As to how you could use dry ice to provide power to a robot… https://www.youtube.com/watch?v=si1iGuigAiQ). Maybe you could use the Stirling engine to power a fan to cool your motors? :cool: The energy for this would, as you point out, not be coming from the dry ice but from the ambient temperature, and under those terms could be ruled illegal.

I would rather touch dry ice than an 8 inch pneumatic wheel spinning at 5000 RPM…:rolleyes:

Well if one had a water block that could easily/quickly clamp over a motor, they could set up a water cooling system, and then have the radiator sitting in a cooler full of dry ice. Maybe even have it set up so a robot battery could be used to run the pump…

That seems like it’s so much overkill though.

It depends how hard and how long you have to touch each thing.

Hmm… I like the illegal energy source interpretation, but really… wouldn’t it be a perfectly legal energy sink? Thermodynamically, energy would flow from the warm chassis and motors into the ice… the robot itself would be an energy source. <edit… I see a few other thermodynamically-inclined respones to this idea popped up while I was writing this!>

Further to this thought, even if dry ice were to be considered an “energy source”, would it not be included under the “deformation of robot parts”. After all, the energy would come from the thermodynamic expansion of a gas, which is specifically legal in a closed-loop gas shock… which means the gas is a robot part and it is allowed to deform. I challenge anyone to find a rule prohibiting phase changes!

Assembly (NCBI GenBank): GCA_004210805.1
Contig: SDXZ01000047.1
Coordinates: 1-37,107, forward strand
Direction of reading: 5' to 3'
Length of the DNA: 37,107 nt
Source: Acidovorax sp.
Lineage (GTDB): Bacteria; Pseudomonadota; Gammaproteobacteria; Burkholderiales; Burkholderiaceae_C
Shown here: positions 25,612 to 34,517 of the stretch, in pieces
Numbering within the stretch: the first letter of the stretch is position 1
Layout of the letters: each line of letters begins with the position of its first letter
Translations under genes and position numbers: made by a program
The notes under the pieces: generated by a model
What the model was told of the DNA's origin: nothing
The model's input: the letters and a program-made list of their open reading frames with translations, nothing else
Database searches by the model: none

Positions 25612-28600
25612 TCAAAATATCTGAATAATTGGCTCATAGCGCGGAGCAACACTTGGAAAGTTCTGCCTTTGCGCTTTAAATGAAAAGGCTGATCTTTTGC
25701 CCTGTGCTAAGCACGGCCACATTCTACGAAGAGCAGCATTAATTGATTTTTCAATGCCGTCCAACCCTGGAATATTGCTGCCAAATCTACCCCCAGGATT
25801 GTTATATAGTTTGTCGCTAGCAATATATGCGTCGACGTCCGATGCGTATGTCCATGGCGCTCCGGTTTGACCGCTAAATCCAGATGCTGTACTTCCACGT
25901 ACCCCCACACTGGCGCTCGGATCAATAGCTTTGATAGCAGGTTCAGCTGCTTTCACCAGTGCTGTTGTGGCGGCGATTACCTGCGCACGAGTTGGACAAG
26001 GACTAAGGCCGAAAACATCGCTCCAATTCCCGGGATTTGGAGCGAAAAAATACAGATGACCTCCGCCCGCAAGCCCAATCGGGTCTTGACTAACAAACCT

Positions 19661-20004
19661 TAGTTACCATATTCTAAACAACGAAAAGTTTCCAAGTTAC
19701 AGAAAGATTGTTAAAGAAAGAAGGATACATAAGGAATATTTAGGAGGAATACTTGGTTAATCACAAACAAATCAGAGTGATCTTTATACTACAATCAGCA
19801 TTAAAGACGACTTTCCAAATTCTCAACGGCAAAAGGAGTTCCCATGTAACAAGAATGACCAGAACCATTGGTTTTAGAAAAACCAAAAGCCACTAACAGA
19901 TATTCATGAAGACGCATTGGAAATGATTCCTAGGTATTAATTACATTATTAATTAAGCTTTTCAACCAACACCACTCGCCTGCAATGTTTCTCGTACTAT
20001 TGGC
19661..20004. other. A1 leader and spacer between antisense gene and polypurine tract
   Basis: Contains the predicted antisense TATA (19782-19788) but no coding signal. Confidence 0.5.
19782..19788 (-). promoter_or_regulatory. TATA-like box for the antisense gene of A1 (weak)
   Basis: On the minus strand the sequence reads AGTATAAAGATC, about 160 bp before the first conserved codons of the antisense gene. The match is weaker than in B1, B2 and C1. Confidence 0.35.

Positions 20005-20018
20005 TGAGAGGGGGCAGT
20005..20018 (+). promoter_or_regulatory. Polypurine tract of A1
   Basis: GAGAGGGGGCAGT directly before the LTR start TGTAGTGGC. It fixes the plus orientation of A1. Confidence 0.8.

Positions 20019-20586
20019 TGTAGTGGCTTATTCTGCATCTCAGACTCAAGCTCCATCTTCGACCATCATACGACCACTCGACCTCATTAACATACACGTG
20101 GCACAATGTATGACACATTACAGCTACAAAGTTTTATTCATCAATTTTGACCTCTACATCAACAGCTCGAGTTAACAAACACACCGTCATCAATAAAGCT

A logical thought experiment… would it be legal to leave the dry ice on the motors while queuing, then remove it immediately before going on to the field? I’d say “yes”… which means that having thermal gradients is legal.

(An interesting thought… for teams using off-board compressors… chill the air in your aluminum storage tanks, and place them above your warm motors… as the match goes on you might get a bit more energy out of them.)

If we really wanted to find excuses to not allow Dry Ice on the robot, we could try classifying it as “compressed air”, and as it was compressed by a source other than the compressor then it might not be legal. However since “air” is primarily nitrogen, and Dry Ice is CO2, that would really be stretching it.

In short, however, if the dry ice was handled safely, and placed on the robot in a secure manner, unlikely to injure competitors or officials, and unlikely to damage the field or other robots… it would be up to the event officials to explain under what rule they were disallowing the dry ice. If they couldn’t do that, then they would be obliged to rule the dry ice legal.

And why not? I mean, it’s just dry ice! I shared the same “gut feeling” as the cat at the top of the page, but after looking at all the rules… I’d have to pass it at inspection.


This would probably be a major sticking point. I can’t think of an RI that would look at a container of dry ice (even a completely safe one) and not question it. There also is a clause on the RI checklist about liquids and gasses used on the robot, and I can’t think of what it exactly says off the top of my head.

Interesting arguments though